● Resurgent Antisemitism: Global Perspectives
By Alvin H. Rosenfeld
Indiana University Press, 576 pages, $35
It is unbelievable that in 2013 we are still talking about the foul topic of anti-Semitism. “The dislike of the unlike,” in historian Salo Baron’s pithy locution. Whatever the catch phrase, there are few phenomena in history that have a record of 2,000 years.
We seem to be again in a season of academic studies of anti-Semitism, not the surveys and polls that marked the 1980s and ’90s, but with “institutes” on anti-Semitism popping up all over the place, devoted to figuring out what’s going on — again. One of these projects is Indiana University’s Institute for the Study of Contemporary Antisemitism, run by the eminent scholar Alvin H. Rosenfeld.
In “Resurgent Antisemitism: Global Perspectives,” Rosenfeld, who has written on Jewish writers and on Holocaust literature, has collected essays that make a case for pondering the ways in which anti-Semitism is manifested today, and for addressing new versions of the ancient hatred.
The conceit of “Resurgent Antisemitism” — and both the strength and weakness of the book — is a series of nation-specific essays. Rosenfeld’s authors respond to this question: How does the history of a country affect and implicate the way in which the anti-Semitism of that country is contoured and developed?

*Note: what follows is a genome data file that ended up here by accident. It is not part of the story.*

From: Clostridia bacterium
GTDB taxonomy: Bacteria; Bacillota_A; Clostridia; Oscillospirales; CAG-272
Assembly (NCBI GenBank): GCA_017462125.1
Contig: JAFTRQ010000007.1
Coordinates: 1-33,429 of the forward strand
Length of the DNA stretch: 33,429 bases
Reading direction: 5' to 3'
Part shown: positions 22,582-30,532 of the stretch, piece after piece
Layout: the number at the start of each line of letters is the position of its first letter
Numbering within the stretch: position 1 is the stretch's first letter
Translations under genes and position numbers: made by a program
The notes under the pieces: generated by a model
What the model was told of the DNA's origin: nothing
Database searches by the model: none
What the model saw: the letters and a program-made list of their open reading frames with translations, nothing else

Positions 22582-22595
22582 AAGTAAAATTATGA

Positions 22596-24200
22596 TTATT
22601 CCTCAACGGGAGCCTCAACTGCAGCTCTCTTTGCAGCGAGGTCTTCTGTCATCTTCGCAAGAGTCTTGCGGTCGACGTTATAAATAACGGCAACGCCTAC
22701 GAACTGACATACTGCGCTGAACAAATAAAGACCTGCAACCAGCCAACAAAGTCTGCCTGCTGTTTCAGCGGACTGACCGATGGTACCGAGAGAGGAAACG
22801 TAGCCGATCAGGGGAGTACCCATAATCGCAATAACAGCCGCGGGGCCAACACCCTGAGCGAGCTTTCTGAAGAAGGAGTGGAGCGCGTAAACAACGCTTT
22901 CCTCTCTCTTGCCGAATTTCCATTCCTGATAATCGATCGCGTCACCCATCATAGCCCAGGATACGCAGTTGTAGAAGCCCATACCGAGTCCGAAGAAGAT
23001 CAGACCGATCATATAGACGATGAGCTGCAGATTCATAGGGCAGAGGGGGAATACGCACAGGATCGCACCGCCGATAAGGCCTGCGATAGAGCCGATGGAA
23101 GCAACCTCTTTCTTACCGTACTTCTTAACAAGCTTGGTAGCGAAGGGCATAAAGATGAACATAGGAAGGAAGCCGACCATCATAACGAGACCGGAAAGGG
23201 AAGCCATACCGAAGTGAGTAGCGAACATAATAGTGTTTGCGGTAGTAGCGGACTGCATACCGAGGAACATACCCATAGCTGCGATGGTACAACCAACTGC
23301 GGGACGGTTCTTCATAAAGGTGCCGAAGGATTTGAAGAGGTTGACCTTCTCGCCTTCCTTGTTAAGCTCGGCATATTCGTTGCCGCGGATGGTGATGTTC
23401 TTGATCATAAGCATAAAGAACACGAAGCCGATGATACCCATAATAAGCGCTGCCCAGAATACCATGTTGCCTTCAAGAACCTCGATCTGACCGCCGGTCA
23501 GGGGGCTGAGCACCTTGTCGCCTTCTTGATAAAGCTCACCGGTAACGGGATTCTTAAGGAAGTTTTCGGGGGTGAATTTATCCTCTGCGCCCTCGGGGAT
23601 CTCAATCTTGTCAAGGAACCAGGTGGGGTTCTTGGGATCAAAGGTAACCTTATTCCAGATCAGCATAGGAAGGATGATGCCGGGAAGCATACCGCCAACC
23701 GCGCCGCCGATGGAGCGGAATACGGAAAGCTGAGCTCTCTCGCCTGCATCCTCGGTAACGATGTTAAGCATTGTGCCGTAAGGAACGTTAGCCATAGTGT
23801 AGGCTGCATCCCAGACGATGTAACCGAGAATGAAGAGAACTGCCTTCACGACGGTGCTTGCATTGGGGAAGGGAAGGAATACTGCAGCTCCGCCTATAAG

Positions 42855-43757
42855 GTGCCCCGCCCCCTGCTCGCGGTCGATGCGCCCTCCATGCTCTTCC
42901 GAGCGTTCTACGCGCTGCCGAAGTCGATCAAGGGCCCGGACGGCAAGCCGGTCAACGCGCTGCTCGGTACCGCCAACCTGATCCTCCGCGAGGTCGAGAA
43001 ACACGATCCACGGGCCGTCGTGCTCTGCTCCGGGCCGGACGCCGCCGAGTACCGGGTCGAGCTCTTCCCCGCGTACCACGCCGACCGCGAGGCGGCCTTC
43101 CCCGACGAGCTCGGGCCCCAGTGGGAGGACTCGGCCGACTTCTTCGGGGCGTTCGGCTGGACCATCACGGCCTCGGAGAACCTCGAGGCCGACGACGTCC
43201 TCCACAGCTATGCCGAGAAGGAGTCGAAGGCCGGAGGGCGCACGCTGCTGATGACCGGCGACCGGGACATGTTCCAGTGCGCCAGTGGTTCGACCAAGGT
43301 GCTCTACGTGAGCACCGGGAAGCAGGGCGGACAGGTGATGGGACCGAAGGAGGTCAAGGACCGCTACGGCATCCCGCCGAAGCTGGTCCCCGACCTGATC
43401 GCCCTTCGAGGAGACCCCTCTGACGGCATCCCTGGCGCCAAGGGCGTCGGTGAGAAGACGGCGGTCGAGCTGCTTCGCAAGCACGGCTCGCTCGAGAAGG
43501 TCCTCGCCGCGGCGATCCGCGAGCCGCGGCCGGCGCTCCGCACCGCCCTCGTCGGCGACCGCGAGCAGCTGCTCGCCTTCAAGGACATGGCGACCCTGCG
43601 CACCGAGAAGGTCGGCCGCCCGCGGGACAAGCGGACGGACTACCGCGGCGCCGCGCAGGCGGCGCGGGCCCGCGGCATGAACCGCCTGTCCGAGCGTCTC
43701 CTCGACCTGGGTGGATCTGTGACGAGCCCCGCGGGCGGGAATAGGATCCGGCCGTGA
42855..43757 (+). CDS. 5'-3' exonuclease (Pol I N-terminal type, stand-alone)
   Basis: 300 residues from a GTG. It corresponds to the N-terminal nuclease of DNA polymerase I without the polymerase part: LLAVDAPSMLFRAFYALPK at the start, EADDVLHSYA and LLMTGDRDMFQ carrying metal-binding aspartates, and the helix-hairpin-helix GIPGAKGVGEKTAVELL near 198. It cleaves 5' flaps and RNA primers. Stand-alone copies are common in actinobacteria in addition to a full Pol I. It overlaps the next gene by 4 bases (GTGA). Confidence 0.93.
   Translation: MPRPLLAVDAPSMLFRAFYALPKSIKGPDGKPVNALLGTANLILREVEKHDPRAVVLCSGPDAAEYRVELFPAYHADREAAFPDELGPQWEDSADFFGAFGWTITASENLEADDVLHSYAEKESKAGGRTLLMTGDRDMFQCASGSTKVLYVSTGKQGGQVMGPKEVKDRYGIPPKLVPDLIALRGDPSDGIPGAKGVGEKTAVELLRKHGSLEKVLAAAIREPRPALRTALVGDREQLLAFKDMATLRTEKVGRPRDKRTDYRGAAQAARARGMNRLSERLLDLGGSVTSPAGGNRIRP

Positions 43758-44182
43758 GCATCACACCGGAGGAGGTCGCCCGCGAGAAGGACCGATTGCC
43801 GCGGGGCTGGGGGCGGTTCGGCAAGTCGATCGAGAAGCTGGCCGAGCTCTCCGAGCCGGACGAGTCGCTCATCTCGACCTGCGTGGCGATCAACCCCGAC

No fewer than 18 chapters develop the past and present of Britain and Norway, and give a historical analysis of Spain, Central and Eastern Europe, and Poland. Especially insightful is the analysis of the Catholic Church, which is a central reality in Poland. Discussions of Turkey, Iran and, of course, Israel are valuable, as well. Chapters on discrete topics such as anti-Zionism, literature and European Islam flesh out this very rich book.
For the reader who is looking for facts, “Resurgent Antisemitism” will not disappoint; the book promises “global perspectives,” and the globe is delivered. Scholars will not be disappointed, either; the authors present valuable archival material. And for the most part, the analysis ain’t bad.